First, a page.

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Woman claims multiple assaults by man offering room for rent

A man accused of luring a woman looking for a place to rent into a home where he sexually assaulted her numerous times has agreed to a plea deal.

Samuel K. Eneboe, 23, of Canton, South Dakota, was charged with first-degree sexual assault, kidnapping, three counts of strangulation and suffocation, first-degree recklessly endangering safety and false imprisonment. He pleaded guilty Thursday to second-degree sexual assault with the use of force, false imprisonment and three counts of strangulation as part of a plea deal.

Police said the victim met Eneboe in downtown Madison in September 2013 while looking for a place to rent and he suggested she rent a room in his home on Arboretum Drive. She said she agreed to a showing, but Eneboe had given different stories about whether or not others were living in the home.

New insect expert taking over at UW-Madison lab

P.J. Liesch takes a vial or two with him when he goes for a walk outdoors.

If he finds an insect he wants to learn more about, the 29-year-old pops the critter into one of the glass bottles.

Liesch never gets bored when it comes to bugs.

He favors beetles and has a couple thousand in his personal collection. Often, he tucks them in the freezer until he can attach pins and labels to them after work, The Janesville Gazette reported.

The insect connoisseur took over in March as the main man at the UW-Madison's Insect Diagnostic Lab. He stepped into the job held for decades by Phil Pellitteri, who retired in February.

"I knew Phil well and had a good idea what I was getting into," Liesch said. "It's great being able to see insects coming into the lab from all over the state."

Anna Dickson is Madison Magazine's chef of the year

By Michelle Wildgen

On a humid summer night, I station myself near the kitchen at Merchant and watch Anna Dickson work. It's still early in the evening, when a lot of folks in the restaurant business tend to tense up in anticipation of the rush. But executive chef Dickson is pure calm, trim in her short-sleeved black chef's coat and glasses, her red hair pulled back in a neat ponytail. She keeps the counter before her spotless, periodically removing a speck of fresh parsley and re-folding her towel each time. As the cooks complete plates of French fries, burgers and mussels, each one must go through Dickson. She looks each plate over, wiping away a stray dab of sauce and sometimes conferring with a cook, who takes it back for a correction. Only when she is satisfied is the plate released to the waiting server.

Overture Center for the Arts 10th anniversary events

Events celebrating the Overture Center for the Arts? 10th anniversary start Thursday with a free concert, but things really kick into high gear on Friday.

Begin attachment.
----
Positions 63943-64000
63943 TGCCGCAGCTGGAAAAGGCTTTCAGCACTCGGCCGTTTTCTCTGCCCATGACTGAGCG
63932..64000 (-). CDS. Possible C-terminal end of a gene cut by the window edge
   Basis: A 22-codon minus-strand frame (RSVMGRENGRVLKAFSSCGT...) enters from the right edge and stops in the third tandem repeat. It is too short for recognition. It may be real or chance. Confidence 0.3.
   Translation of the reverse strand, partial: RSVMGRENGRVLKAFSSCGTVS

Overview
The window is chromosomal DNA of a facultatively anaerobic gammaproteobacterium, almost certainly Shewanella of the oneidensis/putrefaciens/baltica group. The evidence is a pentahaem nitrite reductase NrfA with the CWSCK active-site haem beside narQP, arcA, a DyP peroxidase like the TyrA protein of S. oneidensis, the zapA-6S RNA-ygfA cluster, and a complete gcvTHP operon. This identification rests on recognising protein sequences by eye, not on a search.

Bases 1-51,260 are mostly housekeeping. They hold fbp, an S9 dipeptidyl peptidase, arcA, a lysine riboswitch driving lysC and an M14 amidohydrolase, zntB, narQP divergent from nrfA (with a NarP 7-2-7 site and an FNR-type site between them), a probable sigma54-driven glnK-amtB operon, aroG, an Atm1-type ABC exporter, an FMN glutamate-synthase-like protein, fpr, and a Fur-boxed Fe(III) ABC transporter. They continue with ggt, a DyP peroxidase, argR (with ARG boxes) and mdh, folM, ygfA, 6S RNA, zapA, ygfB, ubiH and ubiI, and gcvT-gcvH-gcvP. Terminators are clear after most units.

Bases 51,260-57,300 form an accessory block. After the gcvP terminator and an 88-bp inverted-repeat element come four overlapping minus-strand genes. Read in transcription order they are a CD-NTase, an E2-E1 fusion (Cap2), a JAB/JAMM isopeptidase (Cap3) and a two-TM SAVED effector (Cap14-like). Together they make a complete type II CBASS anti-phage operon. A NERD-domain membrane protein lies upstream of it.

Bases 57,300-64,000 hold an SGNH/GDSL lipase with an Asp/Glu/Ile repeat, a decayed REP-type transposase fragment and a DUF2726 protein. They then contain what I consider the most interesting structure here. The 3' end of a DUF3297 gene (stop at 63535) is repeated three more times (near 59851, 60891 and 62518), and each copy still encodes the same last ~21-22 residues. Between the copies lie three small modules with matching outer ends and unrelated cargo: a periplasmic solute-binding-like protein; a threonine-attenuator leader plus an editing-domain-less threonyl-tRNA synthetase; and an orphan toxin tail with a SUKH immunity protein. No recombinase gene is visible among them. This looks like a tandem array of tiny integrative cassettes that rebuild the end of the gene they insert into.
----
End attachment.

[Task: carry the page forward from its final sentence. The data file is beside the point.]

Here?s a full list of the anniversary events:


MadCity Sessions free concert, 6-8 p.m.


  • Twelve circus wagons from Circus World Museum will be open for visitors on the streets surrounding Overture Center from 6-10 p.m. The wagons also will be open 10 a.m. to 5 p.m. Saturday and 10 a.m. to 4 p.m. Sunday.

  • Yakov Smirnoff, 8 p.m. Tickets start at $35


10Fest, 10 a.m. to 5 p.m., Free

  • 12 circus wagons

  • outdoor trapeze artists and circus performers

  • children's activity tent

  • outdoor music stage

Mifflin Street Stage

Big freshman class at UW-Madison

University of Wisconsin-Madison admissions officials say this fall's freshman class is a big one ? and there are lots of native cheeseheads.

A freshman enrollment of nearly 6,300 students is the third largest in the school's history. The university's Office of the Registrar says that includes 3,750 Wisconsinites ? the second largest number of Badger State residents in the past 13 years.

Nearly 72 percent of Wisconsin residents who applied to Madison for the fall semester were offered admission. With the exception of Florence County, every county in Wisconsin is represented in the freshman class. Others come from 46 states, Washington D.C. and 39 countries.

Total enrollment at UW-Madison this fall is 43,189 ? 86 fewer students than last fall. That includes about 29,300 undergraduates.

Homeless man beaten, robbed by homeless trio, police say

A homeless man was beaten and robbed by three other homeless people who claimed he was in their space, according to a release from Madison police.

The 33-year-old man told police he was bunked down in a business alcove in the 10 block of North Carroll Street on Sunday night when a man and two women arrived and said he was in their space. He said he was punched, slapped and kicked by all three.

When he pulled out his iPhone to call police, one of the women took it from his hand, according to police.

Witnesses helped police identify Frederick S. Burton, 54, who was arrested in the downtown area later that night. He was arrested on suspicion of battery and bail jumping.

One of the women is described as black, 5 feet 11 inches tall with a heavy build and hair worn in corn rows.

Proposal would turn part of John Nolen Drive into tunnel

Lake Monona?s shoreline could get a makeover with the addition of a lakefront park, called an esplanade, which would link the downtown to the near east side.

The Madison Design Professionals presented a plan to turn part of John Nolen Drive into a tunnel near where it intersects with Blair Street to bring more green space to the area.

An esplanade is a design from the Victorian times, and developers say this kind of design is very popular in other communities.

Developers also said the design could help boost the area?s economy.

?I think this is the time to think big. It?s an opportunity that has been on the radar screen for 100 years, starting with John Nolen, that we need to connect the downtown to the lakefront,? said Tim Anderson, a freelance consultant.